Blog Starling

Magical murmarations

On those rare winter afternoons and early evenings that find me stuck at my desk rather than out with the camera somewhere, I’m treated to a dramatic 20 second display outside my window at around 4.00 or so most nights. ┬áIt’s a large group of Starlings, probably a couple of hundred or so, making their way eastwards and out of the county to their traditional night-time roost at nearby Aqualate where the large reed beds offer them safety, shelter and through the communal nature of their behaviour at this phase of the day, a few degrees of extra warmth to help them make their way through the night.

Many of the birds are not year-round UK residents as they have made their way here for the winter months in search of food, shelter and our more temperate climate than many other parts of the continent.

Last week I spent a two nights with one of the largest gatherings of these birds to be found at this time of the year, admittedly a bit of a trek away from Shropshire itself up near Gretna Green, but it’s truly an amazing sight and one of natures wonders that we are able to enjoy here too. Numbers were small at probably around 100,000 or so (I have seen up to 5 times that many in years gone by) but the conditions weather wise were absolutely perfect and I have never experienced such a clear and colourful couple of evenings.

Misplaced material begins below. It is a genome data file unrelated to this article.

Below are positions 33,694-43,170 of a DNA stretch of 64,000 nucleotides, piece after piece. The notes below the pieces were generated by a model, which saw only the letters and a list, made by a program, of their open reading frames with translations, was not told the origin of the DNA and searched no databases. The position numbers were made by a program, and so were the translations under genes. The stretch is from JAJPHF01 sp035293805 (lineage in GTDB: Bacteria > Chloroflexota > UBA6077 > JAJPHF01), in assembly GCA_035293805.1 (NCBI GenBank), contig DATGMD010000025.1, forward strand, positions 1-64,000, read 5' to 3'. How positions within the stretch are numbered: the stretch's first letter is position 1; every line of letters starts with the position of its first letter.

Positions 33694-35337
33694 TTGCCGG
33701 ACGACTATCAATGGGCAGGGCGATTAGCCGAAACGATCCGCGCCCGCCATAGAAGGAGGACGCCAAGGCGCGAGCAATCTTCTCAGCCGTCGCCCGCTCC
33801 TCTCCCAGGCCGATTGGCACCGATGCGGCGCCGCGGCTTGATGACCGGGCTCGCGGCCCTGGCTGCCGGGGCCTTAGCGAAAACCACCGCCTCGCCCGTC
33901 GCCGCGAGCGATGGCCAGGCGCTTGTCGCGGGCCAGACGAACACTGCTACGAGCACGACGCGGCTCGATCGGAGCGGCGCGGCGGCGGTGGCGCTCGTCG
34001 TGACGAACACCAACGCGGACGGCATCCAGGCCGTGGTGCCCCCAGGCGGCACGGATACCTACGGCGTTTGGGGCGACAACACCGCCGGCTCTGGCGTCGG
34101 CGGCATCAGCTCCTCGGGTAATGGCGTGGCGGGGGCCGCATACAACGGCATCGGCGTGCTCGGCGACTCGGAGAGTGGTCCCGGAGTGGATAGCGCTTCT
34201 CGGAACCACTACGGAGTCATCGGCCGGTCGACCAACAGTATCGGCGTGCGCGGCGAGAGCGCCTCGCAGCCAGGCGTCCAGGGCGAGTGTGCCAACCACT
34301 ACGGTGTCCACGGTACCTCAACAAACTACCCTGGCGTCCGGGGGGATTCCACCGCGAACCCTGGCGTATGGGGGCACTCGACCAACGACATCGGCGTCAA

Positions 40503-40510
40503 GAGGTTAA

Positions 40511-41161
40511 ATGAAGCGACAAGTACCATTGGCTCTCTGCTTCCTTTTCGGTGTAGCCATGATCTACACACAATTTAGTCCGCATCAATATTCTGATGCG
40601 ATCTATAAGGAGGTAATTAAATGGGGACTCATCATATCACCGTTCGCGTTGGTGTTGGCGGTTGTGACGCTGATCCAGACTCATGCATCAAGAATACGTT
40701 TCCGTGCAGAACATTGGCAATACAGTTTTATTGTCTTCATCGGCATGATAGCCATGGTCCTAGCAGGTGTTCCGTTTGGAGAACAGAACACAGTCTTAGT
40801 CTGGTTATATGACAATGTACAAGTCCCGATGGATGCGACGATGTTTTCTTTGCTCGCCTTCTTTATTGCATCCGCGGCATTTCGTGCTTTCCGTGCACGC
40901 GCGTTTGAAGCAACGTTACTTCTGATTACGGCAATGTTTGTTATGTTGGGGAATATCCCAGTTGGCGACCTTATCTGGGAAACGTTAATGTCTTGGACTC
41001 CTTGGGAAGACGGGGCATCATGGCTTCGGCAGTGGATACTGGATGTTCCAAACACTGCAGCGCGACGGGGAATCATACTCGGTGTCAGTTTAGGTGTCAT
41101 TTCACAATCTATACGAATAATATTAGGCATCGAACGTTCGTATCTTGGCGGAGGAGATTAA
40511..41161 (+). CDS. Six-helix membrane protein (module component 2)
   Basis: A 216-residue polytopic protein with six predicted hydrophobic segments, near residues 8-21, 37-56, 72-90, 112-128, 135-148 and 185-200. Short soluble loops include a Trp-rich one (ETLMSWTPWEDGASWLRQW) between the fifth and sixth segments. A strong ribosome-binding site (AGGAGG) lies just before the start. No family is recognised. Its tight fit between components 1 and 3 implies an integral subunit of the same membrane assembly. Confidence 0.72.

Things always begin with small groups of birds making their way to areas where they have been gathering and roosting either traditionally or in previous nights, and it doesn’t take too long before numbers start to swell dramatically either.

From then on it’s a question of birds building up in numbers and moving in incredible waves, making their way to and fro across the sky.

At times some of the shapes they decide to create take on some recognisable forms too – this one looks like a mouse to me (albeit one without a tail!).

Finally the group decide it’s time to call it a night and they fall like leaves from a tree into the trees they’ve decided to take over for the night – all that’s left is their constant chattering that will carry on pretty much throughout the night until they disperse at first light.

A truly magical murmaration!